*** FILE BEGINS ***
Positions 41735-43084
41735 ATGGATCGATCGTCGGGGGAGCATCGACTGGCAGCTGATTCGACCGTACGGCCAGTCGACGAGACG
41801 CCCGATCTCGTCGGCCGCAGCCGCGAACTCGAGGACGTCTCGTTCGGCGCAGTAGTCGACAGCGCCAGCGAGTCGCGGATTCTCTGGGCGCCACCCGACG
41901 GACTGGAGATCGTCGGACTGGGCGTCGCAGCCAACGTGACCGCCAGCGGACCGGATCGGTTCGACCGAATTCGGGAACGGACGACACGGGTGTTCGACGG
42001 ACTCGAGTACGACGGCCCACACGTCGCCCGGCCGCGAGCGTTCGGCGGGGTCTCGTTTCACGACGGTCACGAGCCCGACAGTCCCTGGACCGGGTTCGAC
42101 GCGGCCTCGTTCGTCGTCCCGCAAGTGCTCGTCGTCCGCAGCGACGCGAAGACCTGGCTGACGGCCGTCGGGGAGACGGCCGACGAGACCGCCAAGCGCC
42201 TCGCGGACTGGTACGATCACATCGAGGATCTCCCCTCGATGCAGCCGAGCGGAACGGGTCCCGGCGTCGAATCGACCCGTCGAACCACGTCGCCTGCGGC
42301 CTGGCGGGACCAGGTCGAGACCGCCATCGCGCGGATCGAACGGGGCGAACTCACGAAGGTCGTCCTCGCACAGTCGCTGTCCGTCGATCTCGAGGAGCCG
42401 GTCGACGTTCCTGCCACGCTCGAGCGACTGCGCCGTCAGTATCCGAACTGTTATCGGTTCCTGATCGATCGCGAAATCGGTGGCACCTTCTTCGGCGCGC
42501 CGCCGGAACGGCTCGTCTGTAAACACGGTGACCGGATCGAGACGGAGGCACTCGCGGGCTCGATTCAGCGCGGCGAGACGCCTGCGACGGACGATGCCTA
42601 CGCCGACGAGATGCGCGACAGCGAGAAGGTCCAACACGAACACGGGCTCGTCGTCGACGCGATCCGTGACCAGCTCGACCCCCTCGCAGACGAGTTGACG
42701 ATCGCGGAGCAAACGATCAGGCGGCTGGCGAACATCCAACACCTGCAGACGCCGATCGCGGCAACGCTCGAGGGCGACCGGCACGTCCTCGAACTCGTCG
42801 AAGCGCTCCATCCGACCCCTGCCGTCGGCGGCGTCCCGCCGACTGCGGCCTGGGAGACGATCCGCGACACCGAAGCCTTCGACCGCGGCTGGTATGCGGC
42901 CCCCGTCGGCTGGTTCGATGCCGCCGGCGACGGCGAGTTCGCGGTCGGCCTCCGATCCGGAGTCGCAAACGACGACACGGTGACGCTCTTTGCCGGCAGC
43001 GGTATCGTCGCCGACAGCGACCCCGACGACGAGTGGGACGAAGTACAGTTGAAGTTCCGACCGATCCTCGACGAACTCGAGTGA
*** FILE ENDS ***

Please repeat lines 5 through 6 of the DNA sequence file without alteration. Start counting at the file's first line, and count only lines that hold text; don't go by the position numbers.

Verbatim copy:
42001 ACTCGAGTACGACGGCCCACACGTCGCCCGGCCGCGAGCGTTCGGCGGGGTCTCGTTTCACGACGGTCACGAGCCCGACAGTCCCTGGACCGGGTTCGAC
42101 GCGGCCTCGTTCGTCGTCCCGCAAGTGCTCGTCGTCCGCAGCGACGCGAAGACCTGGCTGACGGCCGTCGGGGAGACGGCCGACGAGACCGCCAAGCGCC